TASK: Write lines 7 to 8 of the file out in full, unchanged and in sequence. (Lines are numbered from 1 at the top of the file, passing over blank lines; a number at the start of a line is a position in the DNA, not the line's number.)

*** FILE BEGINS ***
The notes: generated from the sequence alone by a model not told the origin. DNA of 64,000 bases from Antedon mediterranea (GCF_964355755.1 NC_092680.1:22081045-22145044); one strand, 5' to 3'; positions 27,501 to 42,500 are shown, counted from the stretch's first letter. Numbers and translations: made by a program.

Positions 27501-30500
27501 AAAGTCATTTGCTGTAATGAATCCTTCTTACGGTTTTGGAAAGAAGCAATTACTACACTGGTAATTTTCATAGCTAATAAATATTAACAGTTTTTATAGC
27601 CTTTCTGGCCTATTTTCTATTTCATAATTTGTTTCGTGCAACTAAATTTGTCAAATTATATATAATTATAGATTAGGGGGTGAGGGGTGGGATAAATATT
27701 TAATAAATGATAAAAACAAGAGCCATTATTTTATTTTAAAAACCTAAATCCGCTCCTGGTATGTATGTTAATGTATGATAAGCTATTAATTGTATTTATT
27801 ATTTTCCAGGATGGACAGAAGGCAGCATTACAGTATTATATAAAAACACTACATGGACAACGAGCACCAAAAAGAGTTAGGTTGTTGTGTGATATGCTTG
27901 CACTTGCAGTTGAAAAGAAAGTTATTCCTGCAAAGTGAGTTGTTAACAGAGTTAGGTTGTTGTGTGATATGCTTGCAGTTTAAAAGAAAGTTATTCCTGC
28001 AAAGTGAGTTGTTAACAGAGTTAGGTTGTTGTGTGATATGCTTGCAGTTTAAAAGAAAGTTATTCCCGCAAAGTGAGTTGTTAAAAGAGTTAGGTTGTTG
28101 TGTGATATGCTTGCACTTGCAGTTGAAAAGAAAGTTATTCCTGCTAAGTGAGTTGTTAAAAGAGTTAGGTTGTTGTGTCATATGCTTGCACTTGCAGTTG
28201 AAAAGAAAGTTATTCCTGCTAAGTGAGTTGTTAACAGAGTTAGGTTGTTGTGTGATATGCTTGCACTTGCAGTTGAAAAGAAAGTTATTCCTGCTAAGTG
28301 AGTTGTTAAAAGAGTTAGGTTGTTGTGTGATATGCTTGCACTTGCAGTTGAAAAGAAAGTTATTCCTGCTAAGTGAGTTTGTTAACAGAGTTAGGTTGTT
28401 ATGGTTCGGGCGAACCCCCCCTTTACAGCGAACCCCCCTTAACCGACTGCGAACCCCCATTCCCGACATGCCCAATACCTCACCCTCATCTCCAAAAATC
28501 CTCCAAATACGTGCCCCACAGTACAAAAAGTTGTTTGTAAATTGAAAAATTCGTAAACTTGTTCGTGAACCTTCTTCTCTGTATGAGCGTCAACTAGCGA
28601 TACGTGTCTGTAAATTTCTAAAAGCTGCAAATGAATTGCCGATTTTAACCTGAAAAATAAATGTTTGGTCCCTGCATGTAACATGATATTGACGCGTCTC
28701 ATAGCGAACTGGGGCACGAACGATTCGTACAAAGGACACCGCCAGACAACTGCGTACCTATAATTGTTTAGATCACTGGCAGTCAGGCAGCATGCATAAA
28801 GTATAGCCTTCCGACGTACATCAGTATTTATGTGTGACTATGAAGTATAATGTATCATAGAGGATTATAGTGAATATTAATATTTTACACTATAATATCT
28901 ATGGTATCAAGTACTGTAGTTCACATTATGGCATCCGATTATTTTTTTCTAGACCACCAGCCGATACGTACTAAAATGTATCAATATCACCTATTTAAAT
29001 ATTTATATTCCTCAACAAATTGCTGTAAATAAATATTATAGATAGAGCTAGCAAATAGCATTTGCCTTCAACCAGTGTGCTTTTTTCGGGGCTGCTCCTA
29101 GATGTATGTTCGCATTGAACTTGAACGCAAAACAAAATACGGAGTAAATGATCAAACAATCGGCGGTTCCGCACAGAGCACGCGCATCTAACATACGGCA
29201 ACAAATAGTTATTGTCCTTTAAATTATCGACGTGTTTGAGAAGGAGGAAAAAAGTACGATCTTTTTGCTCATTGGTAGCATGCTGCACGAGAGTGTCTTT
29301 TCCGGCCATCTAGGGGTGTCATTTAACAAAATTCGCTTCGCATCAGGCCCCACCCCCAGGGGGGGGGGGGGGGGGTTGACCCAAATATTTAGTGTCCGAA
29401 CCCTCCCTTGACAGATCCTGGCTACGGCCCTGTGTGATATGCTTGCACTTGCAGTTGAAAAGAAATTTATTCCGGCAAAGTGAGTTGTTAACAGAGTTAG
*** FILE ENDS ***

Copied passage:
27901 CACTTGCAGTTGAAAAGAAAGTTATTCCTGCAAAGTGAGTTGTTAACAGAGTTAGGTTGTTGTGTGATATGCTTGCAGTTTAAAAGAAAGTTATTCCTGC
28001 AAAGTGAGTTGTTAACAGAGTTAGGTTGTTGTGTGATATGCTTGCAGTTTAAAAGAAAGTTATTCCCGCAAAGTGAGTTGTTAAAAGAGTTAGGTTGTTG